Some dads paint a bedroom pink for their little girls. Some might build them a treehouse, or take them mountain biking. Bran Ferran built a camping rig to rival the Desert Challenger RV so he could take his daughter exploring.
The KiraVan (named for Ferran’s daughter) is a truck-and-trailer combo that weighs 51,000 pounds and is meant to keep three people safe and comfortable anywhere in the world, at temperatures between -30 F and 130 F.
The truck is built on the chassis of the go-anywhere Mercedes UniMog and features its 260-horsepower, 700-lb.-ft. turbodiesel inline six-cylinder engine driving all four wheels. In really tough going, the trailer can use hydrostatic power to propel its axle too, for six-wheel drive at speeds up to 25 mph.
With a 170-gallon diesel fuel capacity, the KiraVan has a driving range of 2,000 miles on average terrain and carries enough food, water and other expendables to support the crew of three for three weeks without re-supply.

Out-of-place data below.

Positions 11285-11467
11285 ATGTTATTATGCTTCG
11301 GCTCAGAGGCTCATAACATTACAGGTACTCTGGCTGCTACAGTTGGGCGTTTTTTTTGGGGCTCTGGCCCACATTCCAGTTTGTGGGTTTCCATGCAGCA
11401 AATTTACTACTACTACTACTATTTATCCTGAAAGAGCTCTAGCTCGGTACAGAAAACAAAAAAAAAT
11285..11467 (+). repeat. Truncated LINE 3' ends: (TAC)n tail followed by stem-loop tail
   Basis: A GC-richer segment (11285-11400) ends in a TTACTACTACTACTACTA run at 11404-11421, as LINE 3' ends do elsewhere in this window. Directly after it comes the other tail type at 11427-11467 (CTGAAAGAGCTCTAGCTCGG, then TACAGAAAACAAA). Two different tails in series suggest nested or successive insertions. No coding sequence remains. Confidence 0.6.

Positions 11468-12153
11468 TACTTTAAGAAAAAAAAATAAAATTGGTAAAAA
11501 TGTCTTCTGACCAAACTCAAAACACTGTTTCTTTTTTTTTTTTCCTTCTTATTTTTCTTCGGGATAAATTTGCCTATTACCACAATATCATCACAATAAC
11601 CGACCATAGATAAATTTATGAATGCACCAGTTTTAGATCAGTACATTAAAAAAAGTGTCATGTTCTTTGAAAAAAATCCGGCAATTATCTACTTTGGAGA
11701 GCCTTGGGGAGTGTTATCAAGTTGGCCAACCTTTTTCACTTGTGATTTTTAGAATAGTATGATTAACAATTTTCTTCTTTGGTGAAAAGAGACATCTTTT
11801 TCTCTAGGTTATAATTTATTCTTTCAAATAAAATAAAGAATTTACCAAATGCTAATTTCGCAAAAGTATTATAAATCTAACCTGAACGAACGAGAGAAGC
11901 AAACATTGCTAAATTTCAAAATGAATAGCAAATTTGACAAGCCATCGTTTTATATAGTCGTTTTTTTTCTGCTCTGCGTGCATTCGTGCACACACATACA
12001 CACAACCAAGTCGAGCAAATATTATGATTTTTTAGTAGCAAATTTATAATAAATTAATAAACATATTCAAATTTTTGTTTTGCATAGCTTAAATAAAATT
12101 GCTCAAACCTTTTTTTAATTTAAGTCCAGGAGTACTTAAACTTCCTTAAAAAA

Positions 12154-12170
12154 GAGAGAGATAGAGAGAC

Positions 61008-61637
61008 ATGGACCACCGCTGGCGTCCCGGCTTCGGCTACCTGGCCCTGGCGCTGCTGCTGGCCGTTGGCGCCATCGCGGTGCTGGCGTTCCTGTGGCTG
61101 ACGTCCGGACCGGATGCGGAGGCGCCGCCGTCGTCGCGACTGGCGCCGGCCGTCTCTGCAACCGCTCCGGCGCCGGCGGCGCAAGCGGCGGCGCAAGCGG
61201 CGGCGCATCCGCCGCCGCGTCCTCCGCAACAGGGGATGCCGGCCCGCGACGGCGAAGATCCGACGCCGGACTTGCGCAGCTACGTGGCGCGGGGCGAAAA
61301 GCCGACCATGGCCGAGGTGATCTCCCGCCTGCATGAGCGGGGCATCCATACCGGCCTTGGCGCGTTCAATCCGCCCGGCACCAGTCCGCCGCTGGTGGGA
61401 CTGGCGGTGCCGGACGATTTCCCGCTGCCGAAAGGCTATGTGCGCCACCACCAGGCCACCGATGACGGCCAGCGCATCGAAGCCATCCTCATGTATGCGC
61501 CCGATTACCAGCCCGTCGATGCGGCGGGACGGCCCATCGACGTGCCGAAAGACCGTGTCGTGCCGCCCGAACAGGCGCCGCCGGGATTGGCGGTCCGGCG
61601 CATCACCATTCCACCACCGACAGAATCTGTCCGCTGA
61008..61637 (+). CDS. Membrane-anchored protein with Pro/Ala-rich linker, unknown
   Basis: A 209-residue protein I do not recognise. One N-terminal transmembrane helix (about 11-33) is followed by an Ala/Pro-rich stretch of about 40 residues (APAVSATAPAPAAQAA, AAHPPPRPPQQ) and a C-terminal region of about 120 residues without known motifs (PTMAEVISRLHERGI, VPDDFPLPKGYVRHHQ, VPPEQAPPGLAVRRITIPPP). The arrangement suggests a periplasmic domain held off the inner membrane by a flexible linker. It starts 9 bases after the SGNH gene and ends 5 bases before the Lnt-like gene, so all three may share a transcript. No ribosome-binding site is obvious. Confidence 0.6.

When it refills its 150-gallon fresh water tank, on-board particulate, ceramic silver anti-microbial, activated carbon, and ultraviolet filtration systems clean the incoming water, and and salt water can be desalinized by a reverse-osmosis filtration system.
Twin 25 kilowatt diesel generators, two modular high-current battery packs and a bank of solar panels provide electric power to KiraVan’s unbelievable array of electronic systems. It has computers, wireless data connections, and multiple voice and data communication systems using various radio wavelengths and satellite links.
Speaking of satellites, KiraVan navigates using data from America’s GPS satellite network, just like your car. Unlike your car, it also gets data from Russia’s GLONASS network, Europe’s Galileo and China’s BeiDou. When none of those are available, it falls back on an onboard inertial measurement unit.
The space rover-like masts hold optical imaging and ranging systems for surveying terrain from inside KiraVan. This includes long-range optics employing visible, infrared, and intensified night vision imagers. A bore sighted eye-safe laser rangefinder on the mast provides precision range of up to 25 miles to a reflective object.
The electro-optical system may be used to capture still images or film or may be used to automatically generate gigabit panoramas, permitting thorough photo-documentation of a site with centimeter precision.